New Mexico Enacts Data Breach Notification Statute

New Mexico has become the 48th state to adopt a data breach notification statute. The Data Breach Notification Act, known as H.B. 15, went into effect on June 16, 2017.

This new law applies to unencrypted computerized data as well as encrypted computerized data where the encryption code has also been compromised. It also applies to biometric data. Biometric data is defined to include any measurement of an individual’s fingerprints, voice, iris or retina patterns, hand geometry or facial characteristics that can be used to authenticate identity in order to access a device, account or physical location.

Pursuant to New Mexico’s statutory mandate, an entity that experiences a security breach involving the theft or loss of more than 1000 New Mexico residents’ personal information (“PII”) or protected health information (“PHI”) must, within 45 days of the discovery of the breach, provide  notice to, the New Mexico residents whose PII and/or PHI is reasonably believed to have been subject to the security breach, as well as major consumer reporting agencies unless an investigation determines that the security breach does not pose a significant risk of identity theft or fraud. In turn, the State Attorney General must be notified unless there has been a determination of no likelihood of harm:

Third-party providers are also required to notify data owners or licensors of the breach.  In turn, entities subject to the Gramm-Leach Bailey Act or HIPAA are exempt from this new law.

Among other information to be provided, the impacted New Mexico residents must be supplied with the name and contact information of the notifier, a list of the PII that is believed to have been impacted, the date of the breach, a description of the breach, advice as to an individual’s rights pursuant to the Fair Credit Reporting Act and the ability to check any account statements and obtain the toll free numbers of major consumer reporting agencies. Substitute notice is permitted if (i) alternative methods of notice would cost greater than $100,000, (ii) the affected class exceeds 50,000 persons or (iii) the responsible entity has insufficient contact information,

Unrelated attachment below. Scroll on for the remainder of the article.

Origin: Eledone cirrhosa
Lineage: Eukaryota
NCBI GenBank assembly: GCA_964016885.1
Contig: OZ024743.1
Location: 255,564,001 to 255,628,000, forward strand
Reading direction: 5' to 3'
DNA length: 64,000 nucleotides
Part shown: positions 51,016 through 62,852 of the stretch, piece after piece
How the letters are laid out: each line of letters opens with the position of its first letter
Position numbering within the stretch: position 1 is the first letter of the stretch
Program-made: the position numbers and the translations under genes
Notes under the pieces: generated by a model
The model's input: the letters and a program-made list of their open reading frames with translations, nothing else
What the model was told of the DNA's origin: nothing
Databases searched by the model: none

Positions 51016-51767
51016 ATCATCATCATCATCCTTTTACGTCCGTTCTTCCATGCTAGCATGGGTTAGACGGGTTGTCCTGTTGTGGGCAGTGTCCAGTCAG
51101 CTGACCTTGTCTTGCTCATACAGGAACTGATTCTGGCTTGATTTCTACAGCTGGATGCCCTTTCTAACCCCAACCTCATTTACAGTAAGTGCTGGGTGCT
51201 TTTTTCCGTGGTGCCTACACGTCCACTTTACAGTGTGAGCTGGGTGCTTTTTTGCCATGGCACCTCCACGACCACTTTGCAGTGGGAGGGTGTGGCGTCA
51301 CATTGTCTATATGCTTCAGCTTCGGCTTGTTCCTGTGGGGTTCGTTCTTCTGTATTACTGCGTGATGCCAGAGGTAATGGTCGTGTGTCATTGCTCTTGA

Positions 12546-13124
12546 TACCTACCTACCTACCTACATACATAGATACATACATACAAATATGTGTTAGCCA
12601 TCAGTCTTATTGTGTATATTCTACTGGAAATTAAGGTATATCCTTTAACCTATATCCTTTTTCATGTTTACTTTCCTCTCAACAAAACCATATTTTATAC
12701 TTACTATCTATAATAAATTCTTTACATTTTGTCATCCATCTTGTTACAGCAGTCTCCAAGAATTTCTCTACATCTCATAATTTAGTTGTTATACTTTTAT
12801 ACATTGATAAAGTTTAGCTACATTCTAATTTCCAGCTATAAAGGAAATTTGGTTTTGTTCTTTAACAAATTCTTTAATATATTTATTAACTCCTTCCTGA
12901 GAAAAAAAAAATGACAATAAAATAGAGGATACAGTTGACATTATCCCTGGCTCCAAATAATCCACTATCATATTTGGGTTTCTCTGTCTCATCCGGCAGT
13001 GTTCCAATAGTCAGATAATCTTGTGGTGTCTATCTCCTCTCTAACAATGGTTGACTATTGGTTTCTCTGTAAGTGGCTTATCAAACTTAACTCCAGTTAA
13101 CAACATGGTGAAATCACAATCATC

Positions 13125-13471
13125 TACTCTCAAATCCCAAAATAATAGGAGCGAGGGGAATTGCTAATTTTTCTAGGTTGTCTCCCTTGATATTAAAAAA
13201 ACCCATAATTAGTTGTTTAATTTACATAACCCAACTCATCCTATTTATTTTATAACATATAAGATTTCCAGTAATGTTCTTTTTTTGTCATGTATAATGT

Like many other states and Europe’s GDPR, New Mexico includes a data disposal provision that requires data owners to shred, make unreadable or erase the subject PII when the information is no longer needed for business purposes. It has also mandates that (i) the Attorney General be provided with a copy of the notification sent to all residents, and (ii) data owners must implement security procedures that will protect PII from any unauthorized access, destruction, modification, use or disclosure. Third-party service providers are also required to maintain security procedures. New Mexico has not yet provided any specific rules as to what constitutes effective security procedures.

In the event of a violation, the New Mexico Attorney General is authorized to seek injunctive relief and an award of damages for actual costs or losses, including consequential financial losses. In turn, where a court determines that a covered entity violated the statute knowingly or recklessly, the court may impose a civil penalty of up to $25,000 or $10.00 per instance of failed notification up to a maximum of $150,000. On the other hand, consumers are not authorized to pursue a private cause of action.

New Mexico’s adoption of its breach notification law leaves Alabama and South Dakota as the only two states without such a law. There are indications, however, that those states too may adopt their own notification laws in the not too distant future.